Well, that is the truth. I speak 7 languages, including Spanish, French, Arabic, Mandarin, Farsi, Hindi, Russian, and Tagalog.
There’s a lot more to this than just speaking 7 languages, though. Our resume states that we speak 7 languages (including Spanish, French, Arabic, Mandarin, Farsi, Hindi, and Tagalog) and that we are fluent in three others (Russian, Tagalog, and Tagalog). At the same time, we didn’t really say that at all. We only said that we speak 7 languages.
So I know that theres a lot more to this than just speaking 7 languages. It was just a simple way of saying that we have a certain amount of experience with 7 languages. And yet, theres an entire other resume (and a blog) that states that we have a certain amount of experience with 5 languages including Spanish, French, Arabic, Mandarin, and Farsi.
You probably shouldn’t be proud of this. Theres something to be said for being able to recognize an ability when it is actually present, but theres a lot more to it than that. It’s not that we don’t speak other languages, it’s just that they don’t actually work for us.
We can actually name the first few languages we speak on the web, but its because they are a bunch of old-school nonsense. Its just that its not a new language.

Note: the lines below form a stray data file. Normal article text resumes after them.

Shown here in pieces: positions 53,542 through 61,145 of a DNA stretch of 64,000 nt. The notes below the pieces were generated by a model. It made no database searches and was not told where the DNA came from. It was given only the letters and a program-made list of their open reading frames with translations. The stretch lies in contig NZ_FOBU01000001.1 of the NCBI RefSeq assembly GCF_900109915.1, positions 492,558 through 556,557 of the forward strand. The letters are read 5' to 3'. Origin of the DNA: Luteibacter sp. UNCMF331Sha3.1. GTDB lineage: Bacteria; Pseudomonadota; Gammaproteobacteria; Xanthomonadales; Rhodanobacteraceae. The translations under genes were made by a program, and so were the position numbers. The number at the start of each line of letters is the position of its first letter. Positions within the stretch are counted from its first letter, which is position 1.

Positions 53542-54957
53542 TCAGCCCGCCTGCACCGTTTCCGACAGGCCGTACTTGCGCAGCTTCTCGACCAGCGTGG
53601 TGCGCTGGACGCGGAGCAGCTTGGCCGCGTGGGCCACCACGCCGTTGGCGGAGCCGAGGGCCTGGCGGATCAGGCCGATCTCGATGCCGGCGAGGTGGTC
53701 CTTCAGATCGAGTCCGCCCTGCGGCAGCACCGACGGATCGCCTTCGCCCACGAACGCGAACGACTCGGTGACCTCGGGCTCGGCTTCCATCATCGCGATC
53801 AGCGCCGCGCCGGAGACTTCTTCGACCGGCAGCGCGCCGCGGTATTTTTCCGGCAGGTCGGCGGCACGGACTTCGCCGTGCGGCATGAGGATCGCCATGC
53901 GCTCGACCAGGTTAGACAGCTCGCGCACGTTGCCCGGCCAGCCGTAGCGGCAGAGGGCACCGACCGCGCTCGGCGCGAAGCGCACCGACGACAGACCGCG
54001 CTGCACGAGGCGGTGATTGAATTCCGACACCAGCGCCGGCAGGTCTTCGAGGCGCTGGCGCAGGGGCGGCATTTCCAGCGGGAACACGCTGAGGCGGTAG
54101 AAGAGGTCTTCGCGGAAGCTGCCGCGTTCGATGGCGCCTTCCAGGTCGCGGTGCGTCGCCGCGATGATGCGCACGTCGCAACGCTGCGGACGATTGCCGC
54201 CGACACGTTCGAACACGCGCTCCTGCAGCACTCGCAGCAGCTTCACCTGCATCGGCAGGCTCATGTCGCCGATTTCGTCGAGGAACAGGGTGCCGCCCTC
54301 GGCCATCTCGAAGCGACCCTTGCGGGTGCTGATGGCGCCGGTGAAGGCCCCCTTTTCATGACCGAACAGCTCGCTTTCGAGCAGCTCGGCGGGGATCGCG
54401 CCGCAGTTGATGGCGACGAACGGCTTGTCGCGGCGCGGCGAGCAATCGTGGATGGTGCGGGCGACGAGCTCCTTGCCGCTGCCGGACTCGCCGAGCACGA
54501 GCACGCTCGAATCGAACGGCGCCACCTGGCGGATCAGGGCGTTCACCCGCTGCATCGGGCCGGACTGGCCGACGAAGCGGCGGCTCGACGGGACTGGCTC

What is it about different languages that makes them not work for us? Well, there are many reasons because not a lot of languages speak different languages, and there are a few that speak more “normal” languages. We are all pretty good at languages, but just because we speak one, doesn’t mean that it is the same kind of language as others, or that it is the same thing as others.
This is the part where you say, “but languages are special,” and I will point out that there are many languages, and they all do things different than we do. But there are also many languages that are much like ours, but are very special, because they are the only ones speaking the same language. So there is no such thing as a generic language.
One of the things that’s always bothered me about the resumes I see on job postings is that they seem to point to a wide variety of languages, but the one they specifically mention is the one they are applying to, and that seems to be the one that is the smallest and the most specific.
The resume language used in the job you are applying to is a very specific language that is spoken only by the people you are applying to. It does not really say much about the job itself. The language used is specific to the people living in the country where the job is to be applied to, the people who will be evaluating your skills, the language they use, and the job you are applying to. In most cases the resume speaks about the language, not the person applying to it.
I find it fascinating that we are the only ones who can recognize the language in the resume language of the people we are applying to. The language we use to describe the people we are applying to is much more than a language we use to describe ourselves. It is a language we use when we talk about ourselves, because we are the ones who have to listen to and remember the words.